In California, Mango Materials, which we covered when they were first starting out, is taking advantage of the U.S. Department of Energy’s Small Business Vouchers pilot program and its access to the Lawrence Berkeley National Laboratory to test out its different processes for creating bioplastics. The program gives Mango access to the 15,000 square-foot lab where they can use bacterial fermentation and methane gas to create a polymer similar to existing petroleum-based polyethylene and polypropylene plastics. Instead of genetically modifying the bacteria, Mango uses methane as a feedstock.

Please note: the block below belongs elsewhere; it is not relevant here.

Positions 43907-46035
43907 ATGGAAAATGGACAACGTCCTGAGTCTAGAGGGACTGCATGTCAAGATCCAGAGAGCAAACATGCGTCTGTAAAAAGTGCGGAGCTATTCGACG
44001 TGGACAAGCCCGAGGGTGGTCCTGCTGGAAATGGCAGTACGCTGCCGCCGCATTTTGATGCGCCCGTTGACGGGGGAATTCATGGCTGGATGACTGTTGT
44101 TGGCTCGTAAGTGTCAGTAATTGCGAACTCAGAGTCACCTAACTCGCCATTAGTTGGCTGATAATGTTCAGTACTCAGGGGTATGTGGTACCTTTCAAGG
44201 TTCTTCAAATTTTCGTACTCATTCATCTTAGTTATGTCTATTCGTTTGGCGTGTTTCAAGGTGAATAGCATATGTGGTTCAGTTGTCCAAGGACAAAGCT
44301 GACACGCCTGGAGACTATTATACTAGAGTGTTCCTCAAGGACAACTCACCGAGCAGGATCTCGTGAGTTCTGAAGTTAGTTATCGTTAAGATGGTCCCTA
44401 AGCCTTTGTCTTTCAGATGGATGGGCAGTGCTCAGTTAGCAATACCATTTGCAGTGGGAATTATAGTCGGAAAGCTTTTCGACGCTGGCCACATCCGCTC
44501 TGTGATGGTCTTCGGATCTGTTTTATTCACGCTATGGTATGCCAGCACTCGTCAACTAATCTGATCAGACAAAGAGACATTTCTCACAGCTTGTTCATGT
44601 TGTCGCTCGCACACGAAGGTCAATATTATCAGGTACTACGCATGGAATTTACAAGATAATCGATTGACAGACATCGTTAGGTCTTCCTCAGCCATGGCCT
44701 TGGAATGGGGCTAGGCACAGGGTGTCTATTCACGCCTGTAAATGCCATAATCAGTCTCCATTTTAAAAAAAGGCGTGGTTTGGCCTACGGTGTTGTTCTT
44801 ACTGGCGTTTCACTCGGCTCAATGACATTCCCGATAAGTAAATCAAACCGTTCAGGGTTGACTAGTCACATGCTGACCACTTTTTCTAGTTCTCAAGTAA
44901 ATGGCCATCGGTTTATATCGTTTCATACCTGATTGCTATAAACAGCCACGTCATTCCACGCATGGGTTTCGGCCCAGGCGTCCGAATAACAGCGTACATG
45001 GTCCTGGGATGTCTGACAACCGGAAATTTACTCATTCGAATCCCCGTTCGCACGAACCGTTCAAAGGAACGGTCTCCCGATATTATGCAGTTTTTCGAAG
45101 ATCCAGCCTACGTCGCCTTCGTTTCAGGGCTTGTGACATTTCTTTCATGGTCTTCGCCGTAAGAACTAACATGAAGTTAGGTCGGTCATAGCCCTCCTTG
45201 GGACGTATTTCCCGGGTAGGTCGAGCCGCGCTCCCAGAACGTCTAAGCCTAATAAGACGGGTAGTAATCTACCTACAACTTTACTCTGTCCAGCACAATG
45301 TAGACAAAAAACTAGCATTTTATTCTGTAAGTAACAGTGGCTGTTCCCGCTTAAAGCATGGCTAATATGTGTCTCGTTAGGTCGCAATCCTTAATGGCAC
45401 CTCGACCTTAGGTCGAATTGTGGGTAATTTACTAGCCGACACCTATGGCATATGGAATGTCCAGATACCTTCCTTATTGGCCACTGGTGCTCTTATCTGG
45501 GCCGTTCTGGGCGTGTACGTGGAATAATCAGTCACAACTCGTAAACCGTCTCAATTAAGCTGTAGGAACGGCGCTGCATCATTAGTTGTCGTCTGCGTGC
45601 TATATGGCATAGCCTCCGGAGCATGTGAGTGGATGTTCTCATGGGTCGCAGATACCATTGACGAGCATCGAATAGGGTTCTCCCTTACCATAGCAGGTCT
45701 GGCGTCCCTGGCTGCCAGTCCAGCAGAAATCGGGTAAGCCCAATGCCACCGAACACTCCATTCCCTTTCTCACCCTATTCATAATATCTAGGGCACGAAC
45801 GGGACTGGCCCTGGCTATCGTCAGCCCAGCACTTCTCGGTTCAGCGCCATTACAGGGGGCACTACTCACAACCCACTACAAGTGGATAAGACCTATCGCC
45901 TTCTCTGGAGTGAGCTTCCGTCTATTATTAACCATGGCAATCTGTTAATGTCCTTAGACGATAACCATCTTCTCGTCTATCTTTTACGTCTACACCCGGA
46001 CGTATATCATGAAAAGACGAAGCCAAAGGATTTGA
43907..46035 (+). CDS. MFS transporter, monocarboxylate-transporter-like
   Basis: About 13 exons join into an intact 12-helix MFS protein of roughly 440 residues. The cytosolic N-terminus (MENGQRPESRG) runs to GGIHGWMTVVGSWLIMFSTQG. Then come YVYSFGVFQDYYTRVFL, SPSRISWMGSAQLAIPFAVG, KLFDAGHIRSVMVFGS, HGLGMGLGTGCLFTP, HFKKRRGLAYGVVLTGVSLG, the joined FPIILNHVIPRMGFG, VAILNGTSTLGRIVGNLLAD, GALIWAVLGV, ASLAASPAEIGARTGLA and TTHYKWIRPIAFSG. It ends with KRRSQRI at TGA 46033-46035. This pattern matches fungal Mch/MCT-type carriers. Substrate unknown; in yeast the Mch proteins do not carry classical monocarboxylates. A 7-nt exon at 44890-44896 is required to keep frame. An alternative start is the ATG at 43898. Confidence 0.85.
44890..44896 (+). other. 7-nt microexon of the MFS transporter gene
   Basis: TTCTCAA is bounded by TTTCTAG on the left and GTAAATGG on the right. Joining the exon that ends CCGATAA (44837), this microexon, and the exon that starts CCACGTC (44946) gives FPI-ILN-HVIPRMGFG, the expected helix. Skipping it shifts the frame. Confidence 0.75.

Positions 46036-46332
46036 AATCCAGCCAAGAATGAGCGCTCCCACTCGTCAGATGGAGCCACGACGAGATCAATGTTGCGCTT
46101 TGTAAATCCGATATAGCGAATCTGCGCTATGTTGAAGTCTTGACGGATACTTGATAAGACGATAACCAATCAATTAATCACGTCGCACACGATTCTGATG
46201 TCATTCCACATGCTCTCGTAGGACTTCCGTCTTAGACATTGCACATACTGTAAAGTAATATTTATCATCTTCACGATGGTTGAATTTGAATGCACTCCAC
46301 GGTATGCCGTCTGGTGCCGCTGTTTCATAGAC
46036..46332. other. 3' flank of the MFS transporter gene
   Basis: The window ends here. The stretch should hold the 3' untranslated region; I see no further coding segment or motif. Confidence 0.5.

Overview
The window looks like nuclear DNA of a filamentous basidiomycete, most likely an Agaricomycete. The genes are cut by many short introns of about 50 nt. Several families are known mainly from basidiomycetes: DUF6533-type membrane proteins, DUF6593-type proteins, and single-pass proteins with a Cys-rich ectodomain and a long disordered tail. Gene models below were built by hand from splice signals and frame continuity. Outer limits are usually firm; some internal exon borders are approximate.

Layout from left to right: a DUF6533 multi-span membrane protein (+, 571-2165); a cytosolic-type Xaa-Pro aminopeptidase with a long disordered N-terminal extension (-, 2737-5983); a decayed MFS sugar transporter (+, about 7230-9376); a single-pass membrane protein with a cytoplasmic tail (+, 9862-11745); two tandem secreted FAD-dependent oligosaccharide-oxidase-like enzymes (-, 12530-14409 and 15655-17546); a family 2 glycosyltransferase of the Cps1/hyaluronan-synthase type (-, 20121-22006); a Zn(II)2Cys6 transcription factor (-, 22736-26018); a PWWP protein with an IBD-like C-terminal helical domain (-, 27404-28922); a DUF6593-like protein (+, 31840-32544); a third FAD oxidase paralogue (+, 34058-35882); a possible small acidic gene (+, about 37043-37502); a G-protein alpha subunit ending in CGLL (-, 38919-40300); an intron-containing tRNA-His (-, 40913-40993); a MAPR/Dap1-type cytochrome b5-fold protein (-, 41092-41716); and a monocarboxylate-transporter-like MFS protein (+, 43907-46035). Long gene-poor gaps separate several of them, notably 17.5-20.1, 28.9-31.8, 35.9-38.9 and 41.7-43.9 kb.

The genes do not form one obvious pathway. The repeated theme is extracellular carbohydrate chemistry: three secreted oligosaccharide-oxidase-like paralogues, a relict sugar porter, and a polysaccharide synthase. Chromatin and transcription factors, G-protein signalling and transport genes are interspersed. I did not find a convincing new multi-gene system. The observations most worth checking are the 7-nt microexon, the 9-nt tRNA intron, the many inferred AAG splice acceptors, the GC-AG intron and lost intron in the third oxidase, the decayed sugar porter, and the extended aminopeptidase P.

Mango’s biodegradable plastic can replace plastics that are causing problems for aquatic life, drinking water, and landfills. Mango Materials CEO Molly Morse told Packaging Materials, 笛ust imagine a polymer that can be digested by sea life⑿nstead of tast technology, we can ultimately drop the price of polymers at commercial scale to be competitive with traditional plastics.